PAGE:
In 1982 Marvin Gaye pleased his fans with song 'Sexual Healing' which got to the tops of charts. The song included elements of funk, boogie, soul, and gospel. The track brought Gaye his first two Grammy Awards including Best Male R&B Vocal Performance, in February 1983, and also won Gaye an American Music Award in the R&B-soul category.
At the beginning of 1983, Marvin Gaye alongside Gordon Banks performed with the song 'The Star-Spangled Banner' at the NBA All-Star Game at The Forum in Inglewood, California. The following month, the musician was invited to perform at the Motown 25: Yesterday, Today, Forever special. In May he appeared on the show Soul Train - it was his final TV appearance.
Gaye started his final tour entitled The Sexual Healing Tour, on April 18, 1983, in San Diego. The tour ended on August 14, 1983, at the Pacific Amphitheatre in Costa Mesa, California. Having closed the tour, Gaye returned to his parents' house in Los Angeles. In early 1984, 'Midnight Love' was nominated for a Grammy in the Best Male R&B Vocal Performance category, his 12th, and final nomination.
Marvin Gaye first married in 1963. He tied the knot with Anna Gordy. They have never had children together but adopted one baby boy. However, their relationship ended in divorce.
In 1977 Marvin married for the first time – his second wife was Janis Hunter. Because of Gaye's drug addiction and mental health problems, the marriage was ended in 1981.
Marvin Gaye has developed a severe addiction to cocaine, which affected his health, finances, and personal life hugely.
Gaye has faced potential imprisonment for failure to pay back taxes of over $4 million.
Marvin Gaye died on April 1, 1984. That day his parents had a heated argument about insurance money and, according to police, Gaye intervened when the fight became violent.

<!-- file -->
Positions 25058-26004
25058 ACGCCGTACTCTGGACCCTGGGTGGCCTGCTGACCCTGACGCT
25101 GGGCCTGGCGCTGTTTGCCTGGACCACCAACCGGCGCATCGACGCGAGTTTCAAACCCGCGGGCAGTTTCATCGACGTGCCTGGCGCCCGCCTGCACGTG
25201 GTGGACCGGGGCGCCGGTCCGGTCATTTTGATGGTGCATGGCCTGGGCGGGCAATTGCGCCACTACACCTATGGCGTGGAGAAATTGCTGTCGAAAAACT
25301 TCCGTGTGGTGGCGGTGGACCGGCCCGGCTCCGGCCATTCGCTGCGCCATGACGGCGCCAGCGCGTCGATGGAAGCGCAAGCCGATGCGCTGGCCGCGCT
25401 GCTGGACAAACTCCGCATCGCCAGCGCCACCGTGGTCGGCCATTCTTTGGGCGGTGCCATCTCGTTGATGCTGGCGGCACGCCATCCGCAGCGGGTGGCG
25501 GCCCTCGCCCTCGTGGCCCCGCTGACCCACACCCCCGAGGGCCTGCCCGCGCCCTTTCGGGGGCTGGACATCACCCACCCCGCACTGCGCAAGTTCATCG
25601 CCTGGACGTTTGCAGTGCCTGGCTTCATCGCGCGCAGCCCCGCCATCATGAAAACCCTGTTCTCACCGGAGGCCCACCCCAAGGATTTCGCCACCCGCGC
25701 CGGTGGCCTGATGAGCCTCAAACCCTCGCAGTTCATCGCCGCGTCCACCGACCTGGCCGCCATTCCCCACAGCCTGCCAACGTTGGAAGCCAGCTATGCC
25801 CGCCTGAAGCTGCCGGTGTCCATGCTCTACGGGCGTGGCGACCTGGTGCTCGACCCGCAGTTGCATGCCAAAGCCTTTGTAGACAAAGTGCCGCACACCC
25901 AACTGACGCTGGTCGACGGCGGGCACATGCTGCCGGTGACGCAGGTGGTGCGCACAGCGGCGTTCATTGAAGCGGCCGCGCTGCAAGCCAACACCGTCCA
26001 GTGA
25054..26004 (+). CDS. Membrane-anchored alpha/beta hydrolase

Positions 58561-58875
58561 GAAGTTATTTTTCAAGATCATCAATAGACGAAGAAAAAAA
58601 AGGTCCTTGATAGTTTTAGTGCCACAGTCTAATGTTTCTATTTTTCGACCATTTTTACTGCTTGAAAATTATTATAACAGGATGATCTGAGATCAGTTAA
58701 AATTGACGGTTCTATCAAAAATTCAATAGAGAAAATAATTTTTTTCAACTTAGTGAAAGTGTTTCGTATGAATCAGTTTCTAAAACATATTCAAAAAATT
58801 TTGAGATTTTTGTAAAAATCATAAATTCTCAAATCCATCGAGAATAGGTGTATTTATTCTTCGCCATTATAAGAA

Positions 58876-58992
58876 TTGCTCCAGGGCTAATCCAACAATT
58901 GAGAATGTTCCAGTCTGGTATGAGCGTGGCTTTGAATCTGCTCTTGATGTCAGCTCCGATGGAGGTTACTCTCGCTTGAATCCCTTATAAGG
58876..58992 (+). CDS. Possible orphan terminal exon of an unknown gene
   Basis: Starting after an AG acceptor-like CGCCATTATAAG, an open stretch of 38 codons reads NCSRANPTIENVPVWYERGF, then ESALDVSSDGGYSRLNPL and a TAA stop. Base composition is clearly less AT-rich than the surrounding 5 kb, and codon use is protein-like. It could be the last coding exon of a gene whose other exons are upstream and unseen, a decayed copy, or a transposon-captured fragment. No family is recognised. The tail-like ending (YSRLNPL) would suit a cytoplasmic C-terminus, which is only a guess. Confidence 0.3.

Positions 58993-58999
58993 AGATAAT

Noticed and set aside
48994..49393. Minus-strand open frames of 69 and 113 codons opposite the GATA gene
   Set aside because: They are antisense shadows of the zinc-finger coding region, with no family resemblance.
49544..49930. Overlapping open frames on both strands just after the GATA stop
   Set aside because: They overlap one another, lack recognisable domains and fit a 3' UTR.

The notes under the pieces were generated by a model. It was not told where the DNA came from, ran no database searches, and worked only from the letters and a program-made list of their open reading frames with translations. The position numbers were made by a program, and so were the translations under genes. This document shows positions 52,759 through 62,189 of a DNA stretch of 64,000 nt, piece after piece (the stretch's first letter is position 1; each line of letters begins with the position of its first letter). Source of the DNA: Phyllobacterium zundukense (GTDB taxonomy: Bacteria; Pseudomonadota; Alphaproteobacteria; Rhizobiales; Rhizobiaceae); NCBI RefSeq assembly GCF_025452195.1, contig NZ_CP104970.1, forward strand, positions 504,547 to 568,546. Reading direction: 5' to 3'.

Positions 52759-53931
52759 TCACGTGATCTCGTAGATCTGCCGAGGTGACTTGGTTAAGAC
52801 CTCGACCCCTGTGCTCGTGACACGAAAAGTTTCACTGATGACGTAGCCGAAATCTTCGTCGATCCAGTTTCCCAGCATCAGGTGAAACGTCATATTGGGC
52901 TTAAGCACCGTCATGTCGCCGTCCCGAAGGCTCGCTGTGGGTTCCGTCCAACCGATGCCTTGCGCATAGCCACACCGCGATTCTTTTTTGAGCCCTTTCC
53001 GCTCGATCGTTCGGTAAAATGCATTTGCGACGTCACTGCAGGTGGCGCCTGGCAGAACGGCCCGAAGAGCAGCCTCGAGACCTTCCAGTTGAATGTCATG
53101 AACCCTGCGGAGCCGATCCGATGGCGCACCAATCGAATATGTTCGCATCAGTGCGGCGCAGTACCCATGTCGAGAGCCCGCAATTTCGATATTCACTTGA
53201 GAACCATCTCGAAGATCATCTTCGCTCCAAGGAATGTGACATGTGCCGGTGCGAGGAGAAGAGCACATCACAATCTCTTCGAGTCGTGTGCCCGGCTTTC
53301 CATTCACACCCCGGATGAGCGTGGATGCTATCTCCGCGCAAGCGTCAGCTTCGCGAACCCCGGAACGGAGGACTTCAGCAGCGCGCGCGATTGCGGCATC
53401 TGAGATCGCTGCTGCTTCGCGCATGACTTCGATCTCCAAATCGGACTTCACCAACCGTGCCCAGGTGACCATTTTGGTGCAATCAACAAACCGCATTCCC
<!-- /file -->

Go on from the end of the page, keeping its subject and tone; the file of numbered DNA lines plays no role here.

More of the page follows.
His father, Marvin Gay, Sr. shot Gaye in the shoulder and in the heart. The shot to the heart was fatal. Gaye was rushed to the hospital where he was pronounced dead on arrival. So, Marvin Gaye died the day before his 45th birthday.
Marvin Gaye's body was cremated, and his ashes were later scattered into the Pacific Ocean. Reverend Gay was charged with first-degree murder. However, it was subsequently announced that Reverend Gay had a brain tumor and his charges were subsequently reduced to voluntary manslaughter. So, he got a six-year suspended sentence and died four years later at a nursing home in 1988.
By the moment of Marvin Gaye’s death, his net worth had been evaluated at $5 million.
Gaye was posthumously honored with the Grammy Lifetime Achievement Award, the Rhythm and Blues Music Hall of Fame, the Songwriters Hall of Fame and the Rock and Roll Hall of Fame.
Many different artists, such as James Taylor, Brian McKnight, Kate Bush, Cyndi Lauper, Chico DeBarge, Michael McDonald, Aretha Franklin, Diana Ross, Aaliyah, Christina Aguilera, A Perfect Circle, The Strokes and Gil Scott-Heron have covered Marvin's albums and songs. For example, they’ve covered the track 'Can I Get a Witness?'
Gaye's clothing style was later appropriated by Eddie Murphy in his role as James 'Thunder' Early in Dreamgirls.
Later performers such as Kanye West and Mary J. Blige sampled Gaye's work for their recordings. In 2011 Big Sean, Kanye West and Roscoe Dash released the song 'Marvin Gaye & Chardonnay'. In 2015, Charlie Puth alongside Meghan Trainor published the single 'Marvin Gaye.'
In 2013 the musician’s daughter Nona Gaye accused Robin Thicke and Pharrell Williams of copying her father’s music to create 'Blurred Lines', the biggest hit song of 2013.
- The Soulful Moods of Marvin Gaye (1961);
- That Stubborn Kinda Fellow (1963);
- When I'm Alone I Cry (1964);
- Hello Broadway (1964);
- A Tribute to the Great Nat 'King' Cole (1965);
- That's the Way Love Is (1970);
- What's Going On (1971);
- Trouble Man (1972);
- Let's Get It On (1973);
- In Our Lifetime (1981);
- Midnight Love (1982).
Besides music, Gaye has also dedicated himself to playing in movies, such as:
- T.A.M.I. Show (1965);
- The Ballad of Andy Crocker (1969);
- Chrome and Hot Leather (1971);
- Save the Children (1973).